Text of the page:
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Chauncey Bailey Funeral On Wednesday At St. Benedict's Catholic Church, 2245 82nd Ave, Oakland - Tribune

From the Oakland Tribune

Oakland newsman Bailey to be laid to rest Wednesday
Article Last Updated: 08/07/2007 02:47:50 AM PDT

It was in 1973 when Chauncey Bailey asked his journalism teacher at Merritt College for some career advice that would forever change the coverage of African-American issues in Oakland and make Mr. Bailey a noted and constant presence in print, radio and television here for the past 15 years.
Back then, Mr. Bailey had recently earned his bachelor's degree in journalism from San Jose State University but, not unlike many young people, he wasn't quite sure what to do next.
"He asked me, 'Should I join the Black Panther Party or go into the newspaper business?" said Bailey's former journalism instructor Charles Aikens, who worked as a sports writer for the Oakland Tribune in the late 1960s. "I said, 'It would be better to get that daily newspaper experience and bring the skills you learn out there back to your community."
And so it began.
A reporting career that spanned the globe and lasted more than three decades ended last Thursday morning when Mr. Bailey, editor of the Oakland Post and a former reporter at the Oakland Tribune for 12 years, was ambushed and killed by a masked gunman who shot him several times while he was walking on 14th Street near Alice Street on his way to the Post newsroom two blocks away.
He will be laid to rest on Wednesday at a funeral that organizers expect will draw 500 people. Sen. Hillary Clinton is sending a letter of condolence and Gov. Arnold Schwarzenegger's office has indicated that he may attend, said funeral

organizer Gay Cobb, CEO of the Oakland Private Industry Council.
When he walked to work last Thursday, Mr. Bailey was dressed in his customary smart business attire. He had just eaten breakfast at a nearby McDonald's restaurant and, not surprisingly, was readying for the news of the day, carrying a stack of daily newspapers.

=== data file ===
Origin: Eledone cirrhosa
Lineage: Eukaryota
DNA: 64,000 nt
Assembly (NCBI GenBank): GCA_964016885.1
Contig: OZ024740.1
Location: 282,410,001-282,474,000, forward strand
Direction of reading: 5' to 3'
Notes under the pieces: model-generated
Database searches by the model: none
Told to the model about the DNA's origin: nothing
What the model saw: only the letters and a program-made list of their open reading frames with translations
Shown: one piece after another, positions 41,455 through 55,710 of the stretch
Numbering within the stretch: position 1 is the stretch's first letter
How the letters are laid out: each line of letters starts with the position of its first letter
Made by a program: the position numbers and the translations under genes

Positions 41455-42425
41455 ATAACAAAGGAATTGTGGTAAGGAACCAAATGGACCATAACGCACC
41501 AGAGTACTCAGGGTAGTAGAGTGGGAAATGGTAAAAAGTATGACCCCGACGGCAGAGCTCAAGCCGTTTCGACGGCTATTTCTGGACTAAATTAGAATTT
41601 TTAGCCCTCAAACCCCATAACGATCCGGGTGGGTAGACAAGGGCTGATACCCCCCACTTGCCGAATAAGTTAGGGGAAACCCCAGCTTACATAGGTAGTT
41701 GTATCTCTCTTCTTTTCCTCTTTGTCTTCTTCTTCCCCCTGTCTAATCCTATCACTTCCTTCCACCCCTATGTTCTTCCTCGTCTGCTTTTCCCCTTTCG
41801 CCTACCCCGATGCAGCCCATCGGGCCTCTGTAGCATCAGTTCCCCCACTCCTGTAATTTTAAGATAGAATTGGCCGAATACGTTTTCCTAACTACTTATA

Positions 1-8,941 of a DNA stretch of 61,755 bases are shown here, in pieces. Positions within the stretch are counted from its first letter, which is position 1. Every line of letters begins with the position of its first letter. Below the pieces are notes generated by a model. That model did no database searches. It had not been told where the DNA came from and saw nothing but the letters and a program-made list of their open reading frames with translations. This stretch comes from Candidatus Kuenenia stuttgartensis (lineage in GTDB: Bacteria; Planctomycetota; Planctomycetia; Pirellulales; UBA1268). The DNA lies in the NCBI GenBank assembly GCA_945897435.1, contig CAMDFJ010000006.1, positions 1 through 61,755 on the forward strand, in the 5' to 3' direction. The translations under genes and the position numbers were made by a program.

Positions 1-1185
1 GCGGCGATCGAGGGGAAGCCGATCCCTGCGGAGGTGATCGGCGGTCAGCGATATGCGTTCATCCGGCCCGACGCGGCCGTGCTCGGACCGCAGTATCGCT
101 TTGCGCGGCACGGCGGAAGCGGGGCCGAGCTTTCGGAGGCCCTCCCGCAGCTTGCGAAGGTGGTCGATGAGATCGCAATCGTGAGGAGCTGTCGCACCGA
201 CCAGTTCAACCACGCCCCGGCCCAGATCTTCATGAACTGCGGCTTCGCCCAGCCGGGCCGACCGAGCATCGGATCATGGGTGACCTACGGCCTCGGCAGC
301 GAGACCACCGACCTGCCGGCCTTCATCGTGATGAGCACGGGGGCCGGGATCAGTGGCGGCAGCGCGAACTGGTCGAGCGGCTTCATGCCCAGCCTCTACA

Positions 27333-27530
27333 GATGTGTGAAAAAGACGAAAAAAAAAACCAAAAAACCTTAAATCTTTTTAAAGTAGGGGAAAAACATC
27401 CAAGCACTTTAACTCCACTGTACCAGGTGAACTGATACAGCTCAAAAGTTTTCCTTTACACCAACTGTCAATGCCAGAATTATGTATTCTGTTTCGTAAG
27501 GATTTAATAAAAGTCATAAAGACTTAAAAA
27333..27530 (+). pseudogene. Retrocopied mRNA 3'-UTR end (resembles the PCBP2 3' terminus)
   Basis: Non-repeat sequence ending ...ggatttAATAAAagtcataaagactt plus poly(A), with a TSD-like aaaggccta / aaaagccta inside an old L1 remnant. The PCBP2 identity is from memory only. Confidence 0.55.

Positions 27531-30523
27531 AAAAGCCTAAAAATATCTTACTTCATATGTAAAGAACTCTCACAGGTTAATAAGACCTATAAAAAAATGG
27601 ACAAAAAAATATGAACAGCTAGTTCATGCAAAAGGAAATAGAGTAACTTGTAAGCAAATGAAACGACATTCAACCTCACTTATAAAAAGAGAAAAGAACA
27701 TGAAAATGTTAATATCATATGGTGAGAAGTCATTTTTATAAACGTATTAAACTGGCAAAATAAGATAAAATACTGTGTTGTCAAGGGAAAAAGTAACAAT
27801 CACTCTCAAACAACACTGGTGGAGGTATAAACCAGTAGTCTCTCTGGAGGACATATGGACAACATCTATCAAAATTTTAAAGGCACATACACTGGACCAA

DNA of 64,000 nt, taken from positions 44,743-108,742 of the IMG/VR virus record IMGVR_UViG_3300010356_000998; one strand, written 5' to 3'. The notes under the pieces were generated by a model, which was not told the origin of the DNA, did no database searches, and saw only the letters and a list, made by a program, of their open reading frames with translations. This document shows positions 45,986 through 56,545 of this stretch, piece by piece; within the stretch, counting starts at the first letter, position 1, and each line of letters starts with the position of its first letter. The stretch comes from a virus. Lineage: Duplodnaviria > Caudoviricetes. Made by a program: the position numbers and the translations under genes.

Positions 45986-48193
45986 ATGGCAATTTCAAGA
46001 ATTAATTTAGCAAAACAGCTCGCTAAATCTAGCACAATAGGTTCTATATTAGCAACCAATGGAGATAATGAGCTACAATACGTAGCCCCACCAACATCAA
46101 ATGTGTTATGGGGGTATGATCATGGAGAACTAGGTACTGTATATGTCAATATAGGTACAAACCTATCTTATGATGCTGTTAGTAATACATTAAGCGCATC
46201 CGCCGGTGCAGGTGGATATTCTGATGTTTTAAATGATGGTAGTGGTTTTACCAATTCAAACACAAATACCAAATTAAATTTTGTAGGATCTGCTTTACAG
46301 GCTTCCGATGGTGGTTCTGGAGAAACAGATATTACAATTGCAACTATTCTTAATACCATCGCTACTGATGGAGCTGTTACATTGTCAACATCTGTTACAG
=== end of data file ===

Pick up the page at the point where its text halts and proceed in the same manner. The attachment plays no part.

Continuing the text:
"He loved anything about journalism," said his sister Lorelei Waqia, 58, of Lithonia, Ga. "He changed so many people's lives by introducing them to reading the newspaper."
After college graduation, Mr. Bailey simultaneously wrote for the Oakland Post and was an on-air reporter for San Jose-based KNTV television in 1970 and 1971 before working for three years at the Sun Reporter newspaper in San Francisco.
From there, he went to a three-year stint at the Hartford (Conn.) Courant and then spent a year on the rewrite desk at United Press International in Chicago.
He wrote news and features for the Oakland-based California Voice from late 1978 to late 1980 before returning to Chicago as a publicist for a nonprofit research and advocacy group focused on education and health care for urban residents. He spent a year in Washington, D.C. as press secretary to Rep. Gus Savage, D-Ill.
Then began his decade-long stint as a reporter and columnist for the Detroit News, covering city government, special projects and features.
One day, while riding a public transit bus in Detroit, Mr. Bailey noticed none of the passengers were reading a newspaper, but rather staring blankly out the windows, his sister recalled.
The next morning, Mr. Bailey boarded the bus with five different newspapers, handing out a section each to every passenger.
"He continued doing that for a long time," Waqia said.
In 1993, Mr. Bailey began his 12-year run covering East Oakland and African-American community affairs for the Oakland Tribune.
Mr. Bailey didn't focus on City Hall meetings or crime in the black community, but rather wrote about new African-American owned businesses and restaurants, social programs for blacks, teen scholars and other positive and uplifting news.
"(African-American) voices would've never been heard. Never. He constantly — constantly — let the community know (by saying) 'Listen, there are services out here for you, there are people out here for you,' " said Donna Ayo, a founder of the youth-focused community group Brave Academic Rise of N'Powered Students, who knew Mr. Bailey for 14 years.
"I can't extend my love no greater than that toward an individual who gave, gave, gave," Ayo said.
Bailey was released by the Tribune in June 2005 due to conflict-of-interest issues, and was named editor of the Oakland Post this summer after writing freelance travel stories for the African American weekly for about two years.